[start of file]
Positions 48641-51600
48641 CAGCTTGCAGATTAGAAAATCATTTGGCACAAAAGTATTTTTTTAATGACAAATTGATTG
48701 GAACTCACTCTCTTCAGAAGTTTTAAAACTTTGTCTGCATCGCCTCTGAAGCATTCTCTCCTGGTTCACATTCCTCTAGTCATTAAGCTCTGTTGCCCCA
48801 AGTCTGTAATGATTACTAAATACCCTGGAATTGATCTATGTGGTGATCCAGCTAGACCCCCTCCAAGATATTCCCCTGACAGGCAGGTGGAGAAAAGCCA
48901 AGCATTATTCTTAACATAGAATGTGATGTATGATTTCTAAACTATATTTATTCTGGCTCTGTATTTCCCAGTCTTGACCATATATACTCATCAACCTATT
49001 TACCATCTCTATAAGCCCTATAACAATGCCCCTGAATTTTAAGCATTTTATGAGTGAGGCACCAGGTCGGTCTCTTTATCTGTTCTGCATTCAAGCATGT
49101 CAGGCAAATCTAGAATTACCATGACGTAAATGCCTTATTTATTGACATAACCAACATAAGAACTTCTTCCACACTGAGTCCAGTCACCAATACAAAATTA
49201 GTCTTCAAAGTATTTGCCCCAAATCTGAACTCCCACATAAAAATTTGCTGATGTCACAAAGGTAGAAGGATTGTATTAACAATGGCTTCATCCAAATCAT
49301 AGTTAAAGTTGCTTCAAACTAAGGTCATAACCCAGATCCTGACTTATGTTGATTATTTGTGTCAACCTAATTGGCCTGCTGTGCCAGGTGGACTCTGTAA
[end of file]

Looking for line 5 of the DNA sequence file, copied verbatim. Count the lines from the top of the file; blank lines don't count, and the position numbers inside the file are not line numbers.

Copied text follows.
48901 AGCATTATTCTTAACATAGAATGTGATGTATGATTTCTAAACTATATTTATTCTGGCTCTGTATTTCCCAGTCTTGACCATATATACTCATCAACCTATT